World Kidney Day highlights women's kidney health

March 8, 2018


March 8 marks two important days: World Kidney Day and International Women’s Day, highlighting the importance of women’s health and kidney health. At London Health Sciences Centre (LHSC), the Regional Renal Program is helping educate the public about the importance of kidney health, including women’s kidney health.

“In the beginning stages of kidney disease sometimes patients can exhibit very few symptoms, so the disease can go unnoticed,” says Angela Andrews, a registered nurse at LHSC’s Regional Renal Program. “While the disease affects both men and women, there are some areas of kidney health that are of particular concern to women, including a greater risk of kidney infections, especially during pregnancy, and other diseases such as lupus nephropathy which affects woman more than men.”

One of the biggest challenges for women with kidney disease can be the ability to get pregnant. And for those who do conceive, it’s a high-risk pregnancy as the kidneys are expected to work even harder throughout the pregnancy.

Kim Barrey of Woodstock knows all too well the importance of kidney health during pregnancy. Diagnosed with renal failure in 2002 at just 27 years old, she was told that due to her poor kidney function she was unlikely to ever conceive. 

“My doctor at the time told me absolutely – I would not and could not get pregnant,” recalls Barrey who was placed on routine dialysis treatment through LHSC’s Regional Renal Program, greatly improving her overall health and kidney function.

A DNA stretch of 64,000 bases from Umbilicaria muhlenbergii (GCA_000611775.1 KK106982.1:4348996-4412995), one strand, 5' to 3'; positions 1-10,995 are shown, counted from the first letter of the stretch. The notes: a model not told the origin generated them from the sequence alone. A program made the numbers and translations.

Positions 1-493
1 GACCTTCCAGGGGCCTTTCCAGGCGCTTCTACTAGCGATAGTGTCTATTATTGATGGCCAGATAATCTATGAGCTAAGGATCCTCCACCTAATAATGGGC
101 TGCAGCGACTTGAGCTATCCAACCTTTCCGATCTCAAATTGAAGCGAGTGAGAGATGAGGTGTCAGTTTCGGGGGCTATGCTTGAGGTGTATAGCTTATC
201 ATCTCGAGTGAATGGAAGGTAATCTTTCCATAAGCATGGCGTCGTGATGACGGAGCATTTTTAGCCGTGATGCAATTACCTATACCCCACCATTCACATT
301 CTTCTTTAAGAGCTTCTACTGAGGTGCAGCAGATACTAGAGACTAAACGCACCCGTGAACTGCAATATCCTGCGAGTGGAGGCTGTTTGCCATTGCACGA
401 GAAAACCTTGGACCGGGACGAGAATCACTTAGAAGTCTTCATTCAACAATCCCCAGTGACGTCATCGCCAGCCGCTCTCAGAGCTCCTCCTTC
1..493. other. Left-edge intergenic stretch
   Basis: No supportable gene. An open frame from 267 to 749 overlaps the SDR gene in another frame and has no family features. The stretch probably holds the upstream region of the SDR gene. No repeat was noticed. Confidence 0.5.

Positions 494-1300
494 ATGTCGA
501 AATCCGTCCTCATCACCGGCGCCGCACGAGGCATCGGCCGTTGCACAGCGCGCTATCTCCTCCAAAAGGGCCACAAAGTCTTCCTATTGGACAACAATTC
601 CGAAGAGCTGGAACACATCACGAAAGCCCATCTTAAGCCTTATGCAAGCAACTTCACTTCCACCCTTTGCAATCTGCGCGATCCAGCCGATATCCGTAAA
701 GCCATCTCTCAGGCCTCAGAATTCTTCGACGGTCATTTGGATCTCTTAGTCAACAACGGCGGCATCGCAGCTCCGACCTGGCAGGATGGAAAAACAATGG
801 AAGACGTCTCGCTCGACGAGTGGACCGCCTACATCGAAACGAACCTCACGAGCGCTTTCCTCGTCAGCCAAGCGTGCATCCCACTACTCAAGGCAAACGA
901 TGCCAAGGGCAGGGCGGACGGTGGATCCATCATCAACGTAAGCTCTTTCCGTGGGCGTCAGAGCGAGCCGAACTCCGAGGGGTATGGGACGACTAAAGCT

Dialysis is the process of removing toxins and fluids from the body through a machine, a process normally controlled by the kidneys (or renal system). LHSC’s Regional Renal Program offers several types of dialysis options for patients: traditional hospital hemodialysis means patients come in three times a week for several hours per session; peritoneal dialysis is when a patient has a permanent tube in the abdomen that is used to flush away toxins while he or she sleeps; and home hemodialysis can also be performed overnight. 

After nearly 10 years of dialysis treatments, it was during pre-operative tests for an upcoming kidney transplant surgery that Barrey discovered she was pregnant. Her plans for a transplant were put on hold and she knew she would do whatever it took to deliver a healthy baby.  Today Barrey’s son Evin is about to turn seven years old. She credits her healthy, social and happy son to LHSC’s renal program team who provided daily dialysis throughout her pregnancy. 

“I was so well monitored by the renal program staff that it took a huge burden of worry off of me,” says Barrey, who received her postponed kidney transplant in 2015. “I knew that my baby and I were well taken care of.”

LHSC’s Regional Renal Program has helped a number of women on dialysis to achieve healthy pregnancies with positive outcomes by providing additional care and daily dialysis throughout their pregnancies.

Attending the World Kidney Day booth at LHSC’s Victoria Hospital are (from left) Don Smith and Anne Hutchison from LHSC’s Renal Patient &Family Advisory Council, and Angela Andrews, RN with LHSC’s Regional Renal Program.
Attending the World Kidney Day booth at LHSC’s Victoria Hospital are (from left) Don Smith and Anne Hutchison from LHSC’s Renal Patient &Family Advisory Council, and Angela Andrews, RN with LHSC’s Regional Renal Program.

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Last Updated March 16, 2018 | © 2007, LHSC, London Ontario Canada